As an as­sis­tant sur­geon gen­eral, Lando was the chief fed­eral pub­lic health of­fi­cial for a six-state re­gion of Illi­nois, In­di­ana, Michigan, Min­nesota, Ohio and Wis­con­sin. One of his main ac­tiv­i­ties was try­ing to in­te­grate men­tal health into pub­lic health. “It has been sep­a­rated, as though heads are sep­a­rated from their bod­ies, but we know they are in­tri­cately in­ter­twined,” he ex­plained, adding that spir­i­tual health is also an im­por­tant com­po­nent.

The cou­ple now as­pire to open a well­ness prac­tice, but they are not sure yet whether it will be sit­u­ated in Is­rael, the US or both – a lot hangs on the progress they make with their cur­rently ba­sic level of He­brew.

“I am tak­ing a leap and trust­ing that once my He­brew is good enough, I will be able to in­te­grate into var­i­ous pub­lic med­i­cal health ser­vices and the aca­demic sys­tem, to help im­prove the health and well­ness of Is­raelis,” Lando said.

----------

It’s not just in the realm of health that Lando seeks to make a dif­fer­ence in Is­rael. As Win­ston wrote in her “Is­rael Ad­ven­ture” blog, her hus­band is on a “quixotic mis­sion to in­sert kind­ness into Is­raeli cul­ture.” On one of his first days in Is­rael, Lando gave his ear­li­est post-of­fice wait­ing line ticket – he had ac­ci­den­tally taken a few – to an el­derly lady who ap­peared to be in a hurry.

“She did not un­der­stand at first, and thought he was com­mis­er­at­ing about the slow ser­vice,” Win­ston wrote, hav­ing ob­served the ex­change. “Then, as she re­al­ized he was of­fer­ing her the ticket, her en­tire body soft­ened and she looked at him with a big smile and thanked him pro­fusely. It was a beau­ti­ful mo­ment to wit­ness.”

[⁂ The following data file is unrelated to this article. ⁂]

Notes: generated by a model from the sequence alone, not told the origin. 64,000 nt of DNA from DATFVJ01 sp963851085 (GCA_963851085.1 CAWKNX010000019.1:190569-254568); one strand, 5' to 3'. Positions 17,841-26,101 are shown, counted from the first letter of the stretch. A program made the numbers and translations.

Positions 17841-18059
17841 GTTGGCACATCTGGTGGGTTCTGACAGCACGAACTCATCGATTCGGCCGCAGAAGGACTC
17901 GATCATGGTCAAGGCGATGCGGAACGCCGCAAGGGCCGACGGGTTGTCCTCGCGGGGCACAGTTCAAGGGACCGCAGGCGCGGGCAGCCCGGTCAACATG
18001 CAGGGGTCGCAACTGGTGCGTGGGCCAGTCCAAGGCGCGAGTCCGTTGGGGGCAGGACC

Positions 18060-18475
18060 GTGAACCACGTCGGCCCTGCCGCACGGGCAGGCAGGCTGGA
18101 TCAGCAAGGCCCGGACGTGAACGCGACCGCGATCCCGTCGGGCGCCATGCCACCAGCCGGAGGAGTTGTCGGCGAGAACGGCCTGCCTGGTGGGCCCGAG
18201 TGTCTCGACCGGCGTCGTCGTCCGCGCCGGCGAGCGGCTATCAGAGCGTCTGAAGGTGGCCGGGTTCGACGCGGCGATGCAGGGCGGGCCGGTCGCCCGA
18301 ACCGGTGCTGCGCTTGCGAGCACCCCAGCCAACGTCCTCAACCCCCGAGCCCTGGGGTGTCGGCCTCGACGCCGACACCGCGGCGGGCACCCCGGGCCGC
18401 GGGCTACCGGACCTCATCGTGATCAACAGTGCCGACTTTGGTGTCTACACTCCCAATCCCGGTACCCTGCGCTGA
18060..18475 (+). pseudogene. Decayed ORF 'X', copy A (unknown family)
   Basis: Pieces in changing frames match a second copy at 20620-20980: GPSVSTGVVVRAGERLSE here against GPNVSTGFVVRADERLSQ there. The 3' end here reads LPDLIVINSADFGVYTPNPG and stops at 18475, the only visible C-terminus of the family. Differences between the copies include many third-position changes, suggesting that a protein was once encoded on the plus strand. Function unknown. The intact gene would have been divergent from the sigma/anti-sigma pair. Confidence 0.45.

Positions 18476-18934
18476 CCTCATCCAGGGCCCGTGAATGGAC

“If we re­ally want Is­rael to be a place of refuge, then it’s in­cum­bent upon all of us to be en­gaged in build­ing a coun­try we would want to live in,” Lando had told the Post en route to Is­rael. “We have in­flu­ence as Amer­i­cans via money and the power that the US has, but we were not Is­raeli, and it is not fair to have that de­gree of in­flu­ence on a po­lit­i­cal sys­tem if you’re not a cit­i­zen.

“By en­gag­ing in the di­a­logue of what we want our coun­try to be, we en­sure the fu­ture of Is­rael for our chil­dren,” he con­tin­ued.

“It’s a real priv­i­lege and special mo­ment in time that we have our own state, and to be part of that en­deavor is some­thing that I have dreamed of since I was a child,” Lando said. “It started with a deep un­der­stand­ing of the Holo­caust and what it meant not to have a state.

“Is­rael is our coun­try but the idea of Is­rael as a light unto the na­tions has yet to be re­al­ized. It cer­tainly can be re­al­ized, but it will re­quire a lot of hard work and com­mit­ment.” ■

(Cour­tesy)

Re­tired ad­mi­ral Jim Lando poses with his wife, Leigh Win­ston, who is also a physi­cian. The two re­cently made aliya and hope to con­tinue their work in pub­lic health while here.

Newspapers in English

Newspapers from Israel

© PressReader. All rights reserved.